EVENING POST REPORT AND REACTION
SHIRTLIFF - I WANT TO KEEP RICHIE HERE
Evening Post, 13 November 2006
Peter Shirtliff tried to draw a line under last week's revelation that the club had agreed to sell captain Richie Barker to Hartlepool.
The club may have agreed to sell Barker to the north-east club in a deal which fell through, but the Stags boss again reiterated his desire to keep his captain.
He said: "Every player in the country has a price. But I want to keep Richie here and he wants to stay here.
"That's the end of it as far as I am concerned.
"The enquiry was made but didn't work out as things were not suitable.
"That should now be the end of it. Nothing could have been done before the January transfer window anyway.
"If I want him to stay and Richie wants to stay then why should we sell our captain, top scorer and a very important member of our squad?
"The bottom line is that if he was not playing well there wouldn't be enquiries into his availability."
Shirtliff was pleased with his team's performance which now means they have only lost once in seven games. But he said he was disappointed they hadn't scored earlier after dominating the first 25 minutes.
He said: "I was pleased with the players' effort and enthusiasm.
"We started the game brightly but the wind was a major factor on the game.
"We camped in and around their box for the first 25 minutes so it as disappointing we didn't score until the end of the half.
"But we were patient and we stuck at it.
"We have only lost one in seven games so we are in pretty good form."
NO WAY I WAS MISSING THE PENALTY THIS TIME!
Evening Post, 13 November 2006
Stags captain Richie Barker said he feared it would be a case of d??j?? vu when his side won a penalty on Saturday against Accrington Stanley.
The identical fixture in the league in September saw Barker's first-half penalty, following a handball, saved by Accrington goalkeeper Ian Dunbavin.
And Alan Sheehan had a second-half penalty also saved by the keeper.
But this time when Stags were awarded a penalty just before half-time - once again from a hand ball - Barker made no mistake. He smashed the ball down the middle, leaving Dunbavin with little chance.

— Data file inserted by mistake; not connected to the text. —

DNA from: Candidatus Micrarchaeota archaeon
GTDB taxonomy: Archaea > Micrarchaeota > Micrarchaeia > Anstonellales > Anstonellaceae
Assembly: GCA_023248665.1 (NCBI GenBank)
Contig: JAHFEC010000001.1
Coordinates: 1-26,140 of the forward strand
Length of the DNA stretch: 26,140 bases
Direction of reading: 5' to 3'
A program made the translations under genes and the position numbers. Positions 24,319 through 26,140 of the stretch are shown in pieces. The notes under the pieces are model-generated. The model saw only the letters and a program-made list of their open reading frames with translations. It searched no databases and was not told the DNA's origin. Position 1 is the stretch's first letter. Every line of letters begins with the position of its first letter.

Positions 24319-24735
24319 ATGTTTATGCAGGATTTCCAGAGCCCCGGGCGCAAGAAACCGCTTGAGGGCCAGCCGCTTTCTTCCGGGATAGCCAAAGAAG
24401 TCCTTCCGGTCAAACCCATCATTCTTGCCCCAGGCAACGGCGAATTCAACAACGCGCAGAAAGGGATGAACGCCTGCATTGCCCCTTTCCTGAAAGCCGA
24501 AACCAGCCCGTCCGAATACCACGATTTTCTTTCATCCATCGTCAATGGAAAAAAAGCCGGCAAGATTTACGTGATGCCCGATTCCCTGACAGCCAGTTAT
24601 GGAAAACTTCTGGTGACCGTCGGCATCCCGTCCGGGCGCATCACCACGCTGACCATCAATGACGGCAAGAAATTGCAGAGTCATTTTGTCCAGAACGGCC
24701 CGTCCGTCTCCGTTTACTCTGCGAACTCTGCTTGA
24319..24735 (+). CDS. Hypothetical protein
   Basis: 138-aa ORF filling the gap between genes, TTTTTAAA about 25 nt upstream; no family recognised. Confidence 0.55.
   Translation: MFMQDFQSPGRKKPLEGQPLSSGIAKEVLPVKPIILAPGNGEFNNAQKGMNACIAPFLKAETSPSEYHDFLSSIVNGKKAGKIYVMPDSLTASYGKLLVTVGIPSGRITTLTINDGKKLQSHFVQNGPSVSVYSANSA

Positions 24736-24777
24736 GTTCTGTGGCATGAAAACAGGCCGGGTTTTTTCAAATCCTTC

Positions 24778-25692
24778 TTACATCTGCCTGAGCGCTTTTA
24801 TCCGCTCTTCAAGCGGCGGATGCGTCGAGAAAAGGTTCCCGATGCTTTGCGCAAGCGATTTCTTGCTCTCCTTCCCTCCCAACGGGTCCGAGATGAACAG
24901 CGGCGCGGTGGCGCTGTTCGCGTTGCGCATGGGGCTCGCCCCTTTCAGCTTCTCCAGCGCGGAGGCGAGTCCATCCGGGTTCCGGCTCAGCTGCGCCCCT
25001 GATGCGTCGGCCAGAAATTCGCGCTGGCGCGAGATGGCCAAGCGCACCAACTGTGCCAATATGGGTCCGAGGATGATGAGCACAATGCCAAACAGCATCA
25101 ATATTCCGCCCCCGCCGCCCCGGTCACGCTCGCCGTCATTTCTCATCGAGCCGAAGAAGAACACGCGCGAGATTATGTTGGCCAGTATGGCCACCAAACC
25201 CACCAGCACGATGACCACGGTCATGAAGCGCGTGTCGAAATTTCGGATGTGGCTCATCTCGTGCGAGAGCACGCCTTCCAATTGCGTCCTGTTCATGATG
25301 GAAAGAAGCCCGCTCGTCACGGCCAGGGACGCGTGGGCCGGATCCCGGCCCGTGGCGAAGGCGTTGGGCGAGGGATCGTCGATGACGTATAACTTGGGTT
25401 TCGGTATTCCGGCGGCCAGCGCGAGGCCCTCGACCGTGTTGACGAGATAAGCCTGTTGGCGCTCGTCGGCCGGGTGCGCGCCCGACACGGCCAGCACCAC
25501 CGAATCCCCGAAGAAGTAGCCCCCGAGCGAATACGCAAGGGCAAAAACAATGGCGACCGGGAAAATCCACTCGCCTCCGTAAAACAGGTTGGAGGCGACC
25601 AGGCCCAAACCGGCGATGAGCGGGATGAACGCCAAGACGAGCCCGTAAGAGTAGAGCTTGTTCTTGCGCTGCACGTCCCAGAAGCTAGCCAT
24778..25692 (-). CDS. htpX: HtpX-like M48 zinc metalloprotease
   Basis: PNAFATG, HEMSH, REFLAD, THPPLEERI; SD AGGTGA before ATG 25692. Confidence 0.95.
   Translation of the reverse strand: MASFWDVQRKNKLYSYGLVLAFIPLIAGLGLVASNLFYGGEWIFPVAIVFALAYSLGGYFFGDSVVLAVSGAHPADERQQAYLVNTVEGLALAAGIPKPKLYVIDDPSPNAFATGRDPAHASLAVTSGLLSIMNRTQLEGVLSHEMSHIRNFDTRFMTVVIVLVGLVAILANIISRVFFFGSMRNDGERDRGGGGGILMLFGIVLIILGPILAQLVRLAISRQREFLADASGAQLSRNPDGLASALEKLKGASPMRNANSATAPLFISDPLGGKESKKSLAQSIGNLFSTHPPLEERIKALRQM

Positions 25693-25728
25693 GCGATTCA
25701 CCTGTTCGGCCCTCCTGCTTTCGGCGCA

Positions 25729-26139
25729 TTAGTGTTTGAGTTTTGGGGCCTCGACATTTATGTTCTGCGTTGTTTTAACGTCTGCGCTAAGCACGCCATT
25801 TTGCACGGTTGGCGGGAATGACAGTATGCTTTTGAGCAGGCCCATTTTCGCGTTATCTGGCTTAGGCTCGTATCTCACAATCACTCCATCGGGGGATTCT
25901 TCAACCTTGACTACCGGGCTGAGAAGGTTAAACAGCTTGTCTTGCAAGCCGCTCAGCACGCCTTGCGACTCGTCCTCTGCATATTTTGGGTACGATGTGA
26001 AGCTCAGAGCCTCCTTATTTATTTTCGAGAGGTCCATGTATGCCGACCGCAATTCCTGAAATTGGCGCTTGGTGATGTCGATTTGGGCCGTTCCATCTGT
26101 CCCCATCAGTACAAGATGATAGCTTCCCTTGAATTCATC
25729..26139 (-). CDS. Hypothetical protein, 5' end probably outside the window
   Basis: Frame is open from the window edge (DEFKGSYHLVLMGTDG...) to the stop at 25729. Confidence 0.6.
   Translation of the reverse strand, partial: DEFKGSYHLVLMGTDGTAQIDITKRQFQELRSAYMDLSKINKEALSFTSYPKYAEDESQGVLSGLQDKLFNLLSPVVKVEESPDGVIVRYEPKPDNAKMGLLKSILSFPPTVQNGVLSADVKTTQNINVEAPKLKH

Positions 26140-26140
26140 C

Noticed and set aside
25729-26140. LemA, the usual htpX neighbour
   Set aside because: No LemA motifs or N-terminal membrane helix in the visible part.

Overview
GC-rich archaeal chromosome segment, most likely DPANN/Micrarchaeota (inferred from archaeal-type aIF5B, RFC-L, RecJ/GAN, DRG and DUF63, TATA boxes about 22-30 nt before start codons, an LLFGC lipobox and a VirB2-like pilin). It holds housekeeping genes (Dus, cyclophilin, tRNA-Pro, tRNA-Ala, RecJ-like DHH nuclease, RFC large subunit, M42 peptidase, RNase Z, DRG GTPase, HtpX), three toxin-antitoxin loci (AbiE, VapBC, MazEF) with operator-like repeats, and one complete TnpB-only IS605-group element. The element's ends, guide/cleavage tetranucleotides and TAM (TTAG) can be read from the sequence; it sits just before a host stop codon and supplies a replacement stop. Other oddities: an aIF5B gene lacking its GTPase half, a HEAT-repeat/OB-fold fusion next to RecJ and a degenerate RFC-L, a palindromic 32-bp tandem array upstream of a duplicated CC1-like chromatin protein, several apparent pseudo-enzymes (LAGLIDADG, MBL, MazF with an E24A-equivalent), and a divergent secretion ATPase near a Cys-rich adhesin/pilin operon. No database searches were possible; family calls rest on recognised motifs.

Barker said: "I must admit when the referee gave it, I thought 'Oh no, not again'. It was pleasing for it to go in, but the main thing was the result.
"I practised penalties over the last few days. I wasn't certain before the game where I would put a penalty if I got one, but with the wind I decided to just put it down and smash it."
Barker said the wind made it difficult for both teams to play good football.
He said: "The game was a bit of a nightmare because of the wind. It made it difficult to play.
"They like to get the ball down and play, as we do, but it was hard to do that today."
Midfielder Giles Coke also said the weather at Field Mill affected the quality.
He said: "I think we played well considering the conditions, particularly in the first half. The wind made it hard for both teams to play.
"We are definitely interested in doing well in the cup. The players take these games as seriously as league matches.
"Everyone wants to play in the FA Cup and if we can get through the second round then we could get to play a big club."
BARKER IS MAN OF THE MOMENT
Evening Post, 13 November 2006
The build-up to the match had been all about Richie Barker and the club's move to sell him, so it seemed inevitable he would score the winner on Saturday.
The Mansfield captain duly delivered as he struck home a penalty late in the first-half for the only goal in the FA Cup first round match against Accrington Stanley at Field Mill.